A belated Merry Christmas! And a Happy New Year to everyone!
The holidays are a time of sheer bliss, but also come with some annoying obligations – like having to go on family outings to crowded markets when the last thing you'd like is to be jostled by strangers. When you try to kill some time by shooting the decorations with your phone, you'll find that you just can't get pictures of the people and objects you treasure, without the distracting bustle that surrounds them.
And so, with the goal of spreading holiday joy, I've provided two useful tips for taking photos that bring out the best of this festive time of year. Though Christmas has come and gone, there's still time to make your New Year's Eve one to remember!
1. Stay above the fray
Point your camera upwards, and cut the throng of people surrounding you out of the frame, to shoot the scene from a different perspective.
By "upwards", I don't necessarily mean an extreme angle. Just by shooting a little higher than normal, you can get an unexpected result. (Note: here I don't mean simply holding your phone higher, but tilting your camera upwards from ground level.)
Whenever I ask a stranger to take a picture of my family, the ground always ends up consuming half of the image, which is bewildering… and annoying! Why not tilt the camera upwards and include the more interesting scene above and behind us?
2. Get up close.
When a scene is too busy, close-up photography offers an elegant solution.
I grew up with the Disney princesses, so here I've reproduced them in their full glory (though in miniatures).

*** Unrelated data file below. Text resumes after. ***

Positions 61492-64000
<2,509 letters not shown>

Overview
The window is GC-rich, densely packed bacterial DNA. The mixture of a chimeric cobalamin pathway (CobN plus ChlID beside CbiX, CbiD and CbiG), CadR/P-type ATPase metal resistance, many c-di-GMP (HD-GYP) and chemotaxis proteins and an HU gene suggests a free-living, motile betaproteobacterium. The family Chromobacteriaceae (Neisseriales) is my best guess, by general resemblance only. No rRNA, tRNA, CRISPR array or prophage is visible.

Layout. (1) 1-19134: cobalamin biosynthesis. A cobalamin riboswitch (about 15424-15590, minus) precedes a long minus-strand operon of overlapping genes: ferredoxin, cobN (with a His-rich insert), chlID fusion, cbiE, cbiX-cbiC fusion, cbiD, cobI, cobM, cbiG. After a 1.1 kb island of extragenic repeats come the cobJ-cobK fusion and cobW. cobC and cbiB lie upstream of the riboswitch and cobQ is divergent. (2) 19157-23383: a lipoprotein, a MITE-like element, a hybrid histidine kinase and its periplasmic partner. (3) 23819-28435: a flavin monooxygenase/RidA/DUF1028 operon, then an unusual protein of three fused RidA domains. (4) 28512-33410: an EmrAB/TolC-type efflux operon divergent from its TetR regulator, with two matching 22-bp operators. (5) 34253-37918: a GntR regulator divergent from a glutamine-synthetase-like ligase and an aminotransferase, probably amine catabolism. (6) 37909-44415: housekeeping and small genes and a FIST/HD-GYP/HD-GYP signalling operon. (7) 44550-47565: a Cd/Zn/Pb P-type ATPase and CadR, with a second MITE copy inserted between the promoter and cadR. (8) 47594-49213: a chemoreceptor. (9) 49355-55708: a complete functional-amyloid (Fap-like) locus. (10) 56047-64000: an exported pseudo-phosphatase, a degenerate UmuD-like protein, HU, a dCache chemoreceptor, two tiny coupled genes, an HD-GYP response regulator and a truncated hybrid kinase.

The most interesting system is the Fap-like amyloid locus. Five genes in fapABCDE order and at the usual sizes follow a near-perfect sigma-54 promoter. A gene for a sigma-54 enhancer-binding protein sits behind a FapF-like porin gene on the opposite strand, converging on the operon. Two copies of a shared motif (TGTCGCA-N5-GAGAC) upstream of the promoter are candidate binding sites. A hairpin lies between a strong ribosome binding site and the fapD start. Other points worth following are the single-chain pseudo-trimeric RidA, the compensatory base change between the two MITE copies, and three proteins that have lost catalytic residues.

Or, if you prefer some other iconic characters…
Close-up photography is highly dependent on the shooting angle, so going straight-on isn't always advisable, especially when there're too many elements packed within the viewfinder. Instead, take the shot from off to the side a bit, and draw attention to your favorite object in the scene.
The rule of thirds is a great shortcut for ensuring professional, balanced composition. On the HONOR 9X (and most other HONOR phones), an assistive grid can be activated in Camera, via the Settings icon in the upper right corner.
The same principles apply to portrait photography. Get close (until there's nothing else within the frame to distract from your subject) while retaining the decorative background, and follow the rule of thirds, to capture the aura of the holidays!
Feel like you're getting the hang of it now? Get off your couch, and take your phone out into the cold, crowded streets. Then share your best shots with us!
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